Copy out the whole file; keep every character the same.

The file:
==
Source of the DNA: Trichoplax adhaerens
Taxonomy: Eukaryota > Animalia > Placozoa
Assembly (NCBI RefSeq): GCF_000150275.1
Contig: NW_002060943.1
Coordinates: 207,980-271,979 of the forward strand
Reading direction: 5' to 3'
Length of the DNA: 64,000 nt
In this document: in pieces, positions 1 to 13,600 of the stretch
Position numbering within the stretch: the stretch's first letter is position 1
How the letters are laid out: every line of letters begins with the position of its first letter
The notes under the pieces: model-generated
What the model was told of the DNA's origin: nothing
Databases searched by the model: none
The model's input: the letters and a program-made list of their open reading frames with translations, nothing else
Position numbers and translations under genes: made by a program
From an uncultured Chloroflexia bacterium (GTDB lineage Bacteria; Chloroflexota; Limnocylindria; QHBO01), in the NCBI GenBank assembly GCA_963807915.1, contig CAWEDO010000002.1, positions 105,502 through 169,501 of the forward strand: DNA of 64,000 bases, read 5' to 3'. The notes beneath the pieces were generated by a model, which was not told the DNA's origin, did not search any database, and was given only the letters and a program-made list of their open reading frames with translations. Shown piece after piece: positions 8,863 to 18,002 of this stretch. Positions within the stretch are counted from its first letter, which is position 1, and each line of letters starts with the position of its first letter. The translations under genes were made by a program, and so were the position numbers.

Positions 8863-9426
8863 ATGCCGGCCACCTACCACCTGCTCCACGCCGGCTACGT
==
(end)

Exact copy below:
Source of the DNA: Trichoplax adhaerens
Taxonomy: Eukaryota > Animalia > Placozoa
Assembly (NCBI RefSeq): GCF_000150275.1
Contig: NW_002060943.1
Coordinates: 207,980-271,979 of the forward strand
Reading direction: 5' to 3'
Length of the DNA: 64,000 nt
In this document: in pieces, positions 1 to 13,600 of the stretch
Position numbering within the stretch: the stretch's first letter is position 1
How the letters are laid out: every line of letters begins with the position of its first letter
The notes under the pieces: model-generated
What the model was told of the DNA's origin: nothing
Databases searched by the model: none
The model's input: the letters and a program-made list of their open reading frames with translations, nothing else
Position numbers and translations under genes: made by a program
From an uncultured Chloroflexia bacterium (GTDB lineage Bacteria; Chloroflexota; Limnocylindria; QHBO01), in the NCBI GenBank assembly GCA_963807915.1, contig CAWEDO010000002.1, positions 105,502 through 169,501 of the forward strand: DNA of 64,000 bases, read 5' to 3'. The notes beneath the pieces were generated by a model, which was not told the DNA's origin, did not search any database, and was given only the letters and a program-made list of their open reading frames with translations. Shown piece after piece: positions 8,863 to 18,002 of this stretch. Positions within the stretch are counted from its first letter, which is position 1, and each line of letters starts with the position of its first letter. The translations under genes were made by a program, and so were the position numbers.

Positions 8863-9426
8863 ATGCCGGCCACCTACCACCTGCTCCACGCCGGCTACGT